Crucial Accountability QA

Don’t Agree On The Facts? How to Dialogue Anyway

Dear David,

As a certified trainer, I want to be prepared to answer students’ questions. In talking about separating facts from stories, the question came up: “What if people disagree about what each person said?” For example, I say to my son: “You said you would pick up milk on the way home.” He responds with: “I never said that.” Obviously, situations at work are more high stakes than picking up milk, but I’d love some advice on what to do when the facts are disputed.

Fact or Fiction

Dear Fact or Fiction,

Great question. In most disagreements, we expect our facts to be accepted—at least if we’ve stripped them of any conclusions, judgments, or stories. The idea is that facts are facts because they can be measured, witnessed, and replicated by anyone. Facts should be an area of agreement both parties can build on. That’s why our STATE skill is all about Starting with Facts.

However, as your example shows, people don’t always agree about the facts. I’ll suggest four different situations that result in factual disputes and outline strategies for dealing with each.

1. Trust Is at Risk. The high-stakes situation you describe with your son isn’t about milk. It’s about trust. If you don’t frame the problem correctly, you’ll end up talking about the wrong facts. Fortunately, there is a tool you can use to determine which aspect of a problem to address. We call the tool CPR.

  • C stands for Content. By “content” we mean the immediate incident or presenting problem. You’d have a content issue if your main concern is the missing milk. If this was a one-time occurrence, you might accept your son’s version of the facts. Maybe you only thought he said he’d pick up the milk.
  • P stands for Pattern. This is the conversation if your concern is for the “pattern” of disputed facts. You’d have a pattern issue if your son has repeatedly denied agreements you thought you had. You can imagine mishearing once, but not multiple times. The facts would include two or three instances of these discrepancies. Beyond these facts, you’d add your opinion that these instances fit together as a pattern.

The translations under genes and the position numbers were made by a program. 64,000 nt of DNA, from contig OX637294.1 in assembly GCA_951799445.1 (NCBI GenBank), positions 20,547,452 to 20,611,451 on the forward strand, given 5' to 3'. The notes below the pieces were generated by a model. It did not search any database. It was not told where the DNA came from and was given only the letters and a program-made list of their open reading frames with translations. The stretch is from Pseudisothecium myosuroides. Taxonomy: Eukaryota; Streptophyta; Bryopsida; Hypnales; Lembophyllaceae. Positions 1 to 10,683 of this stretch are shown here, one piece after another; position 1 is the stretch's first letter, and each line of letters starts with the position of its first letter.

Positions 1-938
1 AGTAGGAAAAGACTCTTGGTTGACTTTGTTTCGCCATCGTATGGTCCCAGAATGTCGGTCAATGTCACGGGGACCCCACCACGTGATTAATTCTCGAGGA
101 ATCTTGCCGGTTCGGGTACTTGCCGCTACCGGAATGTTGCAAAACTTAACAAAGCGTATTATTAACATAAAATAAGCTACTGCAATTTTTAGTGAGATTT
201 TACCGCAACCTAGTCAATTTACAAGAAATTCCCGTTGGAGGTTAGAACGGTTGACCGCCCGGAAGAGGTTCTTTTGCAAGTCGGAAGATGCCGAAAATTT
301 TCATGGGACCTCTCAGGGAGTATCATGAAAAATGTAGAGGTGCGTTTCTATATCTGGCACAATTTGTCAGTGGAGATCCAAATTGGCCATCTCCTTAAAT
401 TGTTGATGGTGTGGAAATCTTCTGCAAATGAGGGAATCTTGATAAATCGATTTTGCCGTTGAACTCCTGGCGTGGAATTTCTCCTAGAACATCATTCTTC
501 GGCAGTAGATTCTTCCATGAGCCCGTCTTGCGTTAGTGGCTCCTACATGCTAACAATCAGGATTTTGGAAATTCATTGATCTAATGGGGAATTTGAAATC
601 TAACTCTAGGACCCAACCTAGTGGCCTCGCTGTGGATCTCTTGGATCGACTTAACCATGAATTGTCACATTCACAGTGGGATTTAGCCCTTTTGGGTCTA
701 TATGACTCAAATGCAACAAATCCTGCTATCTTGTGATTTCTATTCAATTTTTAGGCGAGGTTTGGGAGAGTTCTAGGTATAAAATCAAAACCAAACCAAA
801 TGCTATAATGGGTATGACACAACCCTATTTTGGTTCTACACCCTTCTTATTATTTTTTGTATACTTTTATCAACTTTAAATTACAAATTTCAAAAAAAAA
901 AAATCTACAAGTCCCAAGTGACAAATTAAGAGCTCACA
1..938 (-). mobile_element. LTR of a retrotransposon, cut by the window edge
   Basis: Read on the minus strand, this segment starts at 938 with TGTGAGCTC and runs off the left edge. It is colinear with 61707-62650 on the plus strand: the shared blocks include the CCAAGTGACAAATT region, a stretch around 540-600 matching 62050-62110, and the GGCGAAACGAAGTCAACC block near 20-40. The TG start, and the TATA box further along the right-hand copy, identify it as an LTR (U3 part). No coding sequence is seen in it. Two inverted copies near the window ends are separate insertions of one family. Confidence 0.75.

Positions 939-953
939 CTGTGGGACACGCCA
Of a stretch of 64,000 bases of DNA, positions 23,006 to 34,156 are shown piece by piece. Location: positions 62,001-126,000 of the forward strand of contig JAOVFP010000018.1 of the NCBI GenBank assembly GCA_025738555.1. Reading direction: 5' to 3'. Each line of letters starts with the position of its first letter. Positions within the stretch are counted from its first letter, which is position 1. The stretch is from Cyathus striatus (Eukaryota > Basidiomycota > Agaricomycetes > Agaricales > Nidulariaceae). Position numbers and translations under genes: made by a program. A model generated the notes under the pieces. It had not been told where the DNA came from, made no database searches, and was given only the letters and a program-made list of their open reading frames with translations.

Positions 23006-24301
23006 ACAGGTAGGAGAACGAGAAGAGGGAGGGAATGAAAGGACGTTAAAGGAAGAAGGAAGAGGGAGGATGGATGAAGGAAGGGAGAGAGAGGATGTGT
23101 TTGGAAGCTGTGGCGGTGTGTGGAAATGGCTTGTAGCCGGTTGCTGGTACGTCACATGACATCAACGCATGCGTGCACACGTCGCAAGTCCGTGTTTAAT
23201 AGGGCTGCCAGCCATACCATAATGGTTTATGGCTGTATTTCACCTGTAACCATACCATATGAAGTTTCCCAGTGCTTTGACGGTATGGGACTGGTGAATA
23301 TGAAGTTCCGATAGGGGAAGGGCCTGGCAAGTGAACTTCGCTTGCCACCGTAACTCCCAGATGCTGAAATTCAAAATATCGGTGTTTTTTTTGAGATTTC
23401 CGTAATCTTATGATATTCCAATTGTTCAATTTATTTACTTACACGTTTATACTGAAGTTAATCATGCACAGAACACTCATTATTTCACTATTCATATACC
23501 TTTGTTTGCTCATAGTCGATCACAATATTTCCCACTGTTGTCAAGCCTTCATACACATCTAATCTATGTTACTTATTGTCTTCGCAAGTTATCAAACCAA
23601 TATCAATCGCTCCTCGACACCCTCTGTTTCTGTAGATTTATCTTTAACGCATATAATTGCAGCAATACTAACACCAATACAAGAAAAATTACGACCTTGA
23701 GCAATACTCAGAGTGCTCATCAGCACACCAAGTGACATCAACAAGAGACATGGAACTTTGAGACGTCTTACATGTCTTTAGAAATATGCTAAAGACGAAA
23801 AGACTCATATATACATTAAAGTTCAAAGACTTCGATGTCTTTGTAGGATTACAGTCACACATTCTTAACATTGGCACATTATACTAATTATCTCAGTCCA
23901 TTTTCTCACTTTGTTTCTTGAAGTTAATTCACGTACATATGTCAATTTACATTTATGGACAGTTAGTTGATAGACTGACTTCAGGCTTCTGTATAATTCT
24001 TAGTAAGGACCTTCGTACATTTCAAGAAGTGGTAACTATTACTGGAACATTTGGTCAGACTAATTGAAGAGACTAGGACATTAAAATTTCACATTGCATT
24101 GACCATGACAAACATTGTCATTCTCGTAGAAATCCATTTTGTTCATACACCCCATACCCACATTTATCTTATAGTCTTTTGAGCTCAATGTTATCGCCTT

• R stands for Relationship. This is the conversation if your real concern is the “relationship.” You’d have a relationship issue if the incident or pattern has caused you to question whether you can trust your son. Your misgivings are a fact that your son needs to hear and address.

The mistake most people make is to focus on content—the facts related to a single incident—when their real concern is with the pattern or relationship. A related mistake is to allow the other person to drag a pattern or relationship conversation back to the details of each individual incident. When a conversation begins to get sidetracked by details, I use a script such as, “I don’t want to get into the details of any single incident. Instead, I want to focus on the overall pattern and how it affects our relationship.”

2. Trust Is Low. When trust is low and you don’t trust each other’s facts, you need verification—an agreement about how facts will be substantiated.

These kinds of verification procedures are very costly. They move you from “handshake deals” to “legal contracts” and from “self policing” to “external enforcement.”

Here is an example of verification in an environment of low trust: I was facilitating a negotiation exercise with an MBA class at Stanford and two of the teams were struggling with trust. Then one of the students threw his car keys on the table and declared, “If the instructor says I’ve lied, then your team gets my car.” His ploy worked. The two teams reached an agreement, he lived up to his side of the deal—and he got to keep his car.

3. It’s Debate, Not Dialogue. Dialogue is about adding facts to a Pool of Shared Meaning. Debate is about using facts to win an argument. When people begin to value winning over finding the truth, they use facts as pawns in their game. You begin to see them cherry picking, distorting, and denying the facts.

When you see debate, try to get back to dialogue. Dialogue requires two elements: A Mutual Purpose that both parties see as more important than any particular disagreement, and Mutual Respect that is felt by all sides. If you have a Mutual Purpose, use it to reframe the debate as dialogue. If you don’t have a Mutual Purpose, seek to find or invent one. And, in any case, demonstrate Respect.

If you can’t move to dialogue, then you’re stuck in a low trust environment where verification is required. Delegate fact-finding to a neutral party, use joint fact-finding, and incur all the costs that verification entails.

4. It’s Complicated. Sometimes it’s not the facts but what the facts add up to that is under dispute. Complex situations almost always entail a more sophisticated theory. The disagreement might be over the theory, not the facts.

In Crucial Conversations, we suggest separating facts—the basic verifiable evidence—from your story. Your story is your theory about what the facts mean. With complex issues—for example, “Will this policy improve learning?” or, “Has this change in taxes produced economic growth?”—the stories/theories are often presented as facts.